Scotty Riggs Talks Leaving WCW, ECW's Dying Days, Working With Paul Heyman & More


No matter what anybody else said, Vince said, 'This is what we're doing.' He's the boss. In one sense, that's a great thing to have. In another, it's, like, 'Wow!.' If he doesn't have any flexibility, I'm a little nervous.

Paul E. was just so good but all of the times, he got squashed with what he wanted to do which was keep things sparked. Keep things alive. Instead of going one route in a story, you'd have a fork in the road. You could go either way. He had that golden horse shoe that could tell which way you needed to go with this. The crowd would go nuts over it.

WrestlingINC: You mentioned the business end of it with him. You were there at the end when ECW finally went under. Did they ever miss payments to you?

Riggs: Long story short: Yes. We started working shows towards the end with no pay. Once certain guys that had been there for a while like RVD, Sandmanů Dusty Rhodes was actually the first guy to [leave]. When they stopped paying him, he just said, 'Hey, I'm not coming to your shows until you pay me.' He was still under a deal with him and he stopped coming. Then, even their top guys were not getting paid.

Some of the guys stayed and worked because they knew that that's what helped establish the company. So, I stayed there for a short period of time working and then even tried to re-structure my deal Paul so that I would still get paid something. But, they just didn't have the funds to pay anybody anything towards the end of it.

Unfortunately, at the beginning of ECW, they were a mom and pop operation in the sense that when they made money, they just spent it as best they could. Everybody was working. When Paul got that deal with TNN, he sat down with them and got one pay-per-view that was done using their satellite trucks, lighting and rigging, and one SpikeTV program that was taped using their lighting, rigging, cameras, production process and everything else. That's all he was guaranteed. One of each.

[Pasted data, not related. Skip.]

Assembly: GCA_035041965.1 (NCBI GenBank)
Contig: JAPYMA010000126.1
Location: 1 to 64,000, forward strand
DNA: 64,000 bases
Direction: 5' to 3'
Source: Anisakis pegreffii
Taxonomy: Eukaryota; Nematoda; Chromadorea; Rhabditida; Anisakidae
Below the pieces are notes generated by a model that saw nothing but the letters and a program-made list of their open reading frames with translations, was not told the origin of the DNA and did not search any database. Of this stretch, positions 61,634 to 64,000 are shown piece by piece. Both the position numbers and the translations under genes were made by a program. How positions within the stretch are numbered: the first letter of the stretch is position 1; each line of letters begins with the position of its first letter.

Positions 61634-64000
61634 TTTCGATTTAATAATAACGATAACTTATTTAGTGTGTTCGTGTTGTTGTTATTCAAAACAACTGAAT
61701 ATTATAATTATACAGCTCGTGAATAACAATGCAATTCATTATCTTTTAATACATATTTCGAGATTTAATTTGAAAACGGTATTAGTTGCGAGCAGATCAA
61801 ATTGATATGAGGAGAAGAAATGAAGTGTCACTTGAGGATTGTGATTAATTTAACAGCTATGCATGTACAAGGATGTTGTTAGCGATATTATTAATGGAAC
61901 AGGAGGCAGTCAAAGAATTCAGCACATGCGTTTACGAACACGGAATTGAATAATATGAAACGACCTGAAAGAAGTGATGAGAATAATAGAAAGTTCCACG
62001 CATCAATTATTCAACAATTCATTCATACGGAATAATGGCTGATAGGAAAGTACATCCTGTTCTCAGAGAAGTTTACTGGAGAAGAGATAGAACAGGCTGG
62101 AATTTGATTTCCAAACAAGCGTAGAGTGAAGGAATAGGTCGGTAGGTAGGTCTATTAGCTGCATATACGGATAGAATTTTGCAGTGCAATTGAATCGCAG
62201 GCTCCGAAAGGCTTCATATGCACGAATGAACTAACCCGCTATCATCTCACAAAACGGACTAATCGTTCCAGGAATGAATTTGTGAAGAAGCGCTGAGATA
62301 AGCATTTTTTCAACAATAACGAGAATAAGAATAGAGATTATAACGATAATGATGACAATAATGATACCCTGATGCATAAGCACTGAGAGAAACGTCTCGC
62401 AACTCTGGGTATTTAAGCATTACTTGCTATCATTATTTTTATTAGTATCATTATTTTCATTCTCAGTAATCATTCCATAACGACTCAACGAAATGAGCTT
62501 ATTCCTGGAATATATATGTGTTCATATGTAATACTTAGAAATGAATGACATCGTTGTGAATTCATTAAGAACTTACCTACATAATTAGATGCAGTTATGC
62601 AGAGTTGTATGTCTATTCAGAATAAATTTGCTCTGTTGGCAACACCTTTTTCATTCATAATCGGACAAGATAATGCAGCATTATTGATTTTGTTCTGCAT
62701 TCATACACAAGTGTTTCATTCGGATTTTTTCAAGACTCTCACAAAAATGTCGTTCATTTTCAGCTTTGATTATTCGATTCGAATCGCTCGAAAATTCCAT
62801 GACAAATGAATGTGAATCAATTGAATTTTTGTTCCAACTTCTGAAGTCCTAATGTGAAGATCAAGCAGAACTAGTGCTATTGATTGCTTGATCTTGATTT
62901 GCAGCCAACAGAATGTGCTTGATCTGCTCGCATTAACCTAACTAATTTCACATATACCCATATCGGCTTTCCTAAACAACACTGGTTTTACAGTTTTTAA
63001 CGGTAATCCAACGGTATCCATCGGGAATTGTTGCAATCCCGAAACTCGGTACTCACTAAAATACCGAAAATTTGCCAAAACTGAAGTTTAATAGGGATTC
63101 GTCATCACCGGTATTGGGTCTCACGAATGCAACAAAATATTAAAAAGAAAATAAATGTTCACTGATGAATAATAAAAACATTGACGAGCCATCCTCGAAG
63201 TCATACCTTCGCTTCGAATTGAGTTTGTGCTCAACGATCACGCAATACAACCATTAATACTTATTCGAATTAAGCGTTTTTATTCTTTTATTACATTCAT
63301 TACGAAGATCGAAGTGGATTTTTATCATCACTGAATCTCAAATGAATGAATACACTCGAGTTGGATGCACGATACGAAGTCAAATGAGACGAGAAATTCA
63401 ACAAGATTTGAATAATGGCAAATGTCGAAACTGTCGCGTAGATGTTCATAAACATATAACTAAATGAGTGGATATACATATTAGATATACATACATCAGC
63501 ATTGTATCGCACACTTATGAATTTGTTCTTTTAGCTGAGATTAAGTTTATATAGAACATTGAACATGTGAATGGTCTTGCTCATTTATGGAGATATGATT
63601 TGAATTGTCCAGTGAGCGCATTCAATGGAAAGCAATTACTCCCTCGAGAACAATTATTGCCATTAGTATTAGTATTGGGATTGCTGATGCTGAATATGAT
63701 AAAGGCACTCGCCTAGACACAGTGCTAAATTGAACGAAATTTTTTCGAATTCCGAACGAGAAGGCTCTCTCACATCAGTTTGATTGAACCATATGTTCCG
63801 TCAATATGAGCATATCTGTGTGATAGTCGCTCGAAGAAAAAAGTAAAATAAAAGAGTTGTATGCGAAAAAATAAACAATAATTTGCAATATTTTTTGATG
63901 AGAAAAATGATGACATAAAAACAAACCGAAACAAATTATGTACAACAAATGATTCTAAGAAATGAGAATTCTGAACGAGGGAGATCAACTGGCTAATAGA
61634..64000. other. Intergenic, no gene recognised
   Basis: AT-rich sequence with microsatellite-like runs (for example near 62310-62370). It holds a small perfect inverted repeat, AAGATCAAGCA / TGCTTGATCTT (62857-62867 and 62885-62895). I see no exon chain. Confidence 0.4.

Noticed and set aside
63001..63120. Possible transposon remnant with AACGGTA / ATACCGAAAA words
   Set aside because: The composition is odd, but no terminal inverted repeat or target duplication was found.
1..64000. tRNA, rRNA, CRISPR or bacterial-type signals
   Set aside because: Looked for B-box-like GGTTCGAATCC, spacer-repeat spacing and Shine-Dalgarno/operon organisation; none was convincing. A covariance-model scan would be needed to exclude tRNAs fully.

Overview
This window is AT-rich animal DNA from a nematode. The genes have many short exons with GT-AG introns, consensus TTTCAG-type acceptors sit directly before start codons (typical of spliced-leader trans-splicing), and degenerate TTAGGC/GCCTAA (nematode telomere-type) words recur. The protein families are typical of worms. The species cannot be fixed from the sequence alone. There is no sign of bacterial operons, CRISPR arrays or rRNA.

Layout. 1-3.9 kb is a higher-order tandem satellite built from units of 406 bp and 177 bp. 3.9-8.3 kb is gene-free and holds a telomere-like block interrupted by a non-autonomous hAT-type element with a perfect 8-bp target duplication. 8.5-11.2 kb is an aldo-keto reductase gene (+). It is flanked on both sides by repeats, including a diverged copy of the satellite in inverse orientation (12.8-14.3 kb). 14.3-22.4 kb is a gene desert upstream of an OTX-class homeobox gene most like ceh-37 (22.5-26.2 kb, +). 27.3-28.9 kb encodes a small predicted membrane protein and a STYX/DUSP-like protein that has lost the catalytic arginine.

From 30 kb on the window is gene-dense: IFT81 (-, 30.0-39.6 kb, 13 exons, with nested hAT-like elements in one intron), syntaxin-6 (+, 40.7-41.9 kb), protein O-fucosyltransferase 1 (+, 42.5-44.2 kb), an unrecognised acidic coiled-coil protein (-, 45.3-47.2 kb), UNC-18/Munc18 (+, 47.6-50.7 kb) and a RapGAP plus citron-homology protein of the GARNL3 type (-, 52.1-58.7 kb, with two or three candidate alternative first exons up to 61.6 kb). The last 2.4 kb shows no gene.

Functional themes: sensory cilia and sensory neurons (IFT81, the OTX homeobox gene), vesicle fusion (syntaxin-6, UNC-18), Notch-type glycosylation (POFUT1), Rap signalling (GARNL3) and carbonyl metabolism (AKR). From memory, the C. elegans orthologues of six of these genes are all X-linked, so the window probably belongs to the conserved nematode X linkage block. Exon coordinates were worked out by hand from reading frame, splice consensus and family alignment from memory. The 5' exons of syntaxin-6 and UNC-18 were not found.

So, when they came in and did their one, that was it. But we had to deal with them to be on TV, which ECW never had before with actually being on TV. If you notice, the production value of the first couple of shows was great, but after that, Spike pulled their stuff out and said, 'Hey. We've fulfilled our obligation. You got on TV. Now, you've got to keep doing the TV thing for us,' So, we went from having hard cameras, two hand held cameras and everything else, to having one guy on the side of the ring with one hand held camera and one guy with a hard camera that they had used in the past.

The lighting went to hell. The whole production value went down because, all of a sudden, they had to produce it themselves. Because we were on TV, we were actually making money and we were drawing the house show money and stuff like that. But Paul was having to pay his past creditors from buildings that he didn't pay and stuff like that. Towards the end of it, unfortunately, he could go back to a lot of the buildings because he owed them money for renting the buildings. There were very little places you could go because he owed money.

That was the thing. If Paul would have just hired somebody to be a businessman for him, instead of him trying to do the business side of it himself and he could just be the creative guy that he was before -- I don't know what the relationship with Todd Gordon and him was and how they worked together. I was a wrestler, not a businessman. But, just as a fly on the wall, I saw how everything just started going straight down hill. The money started drying up and you stopped receiving your paycheck.

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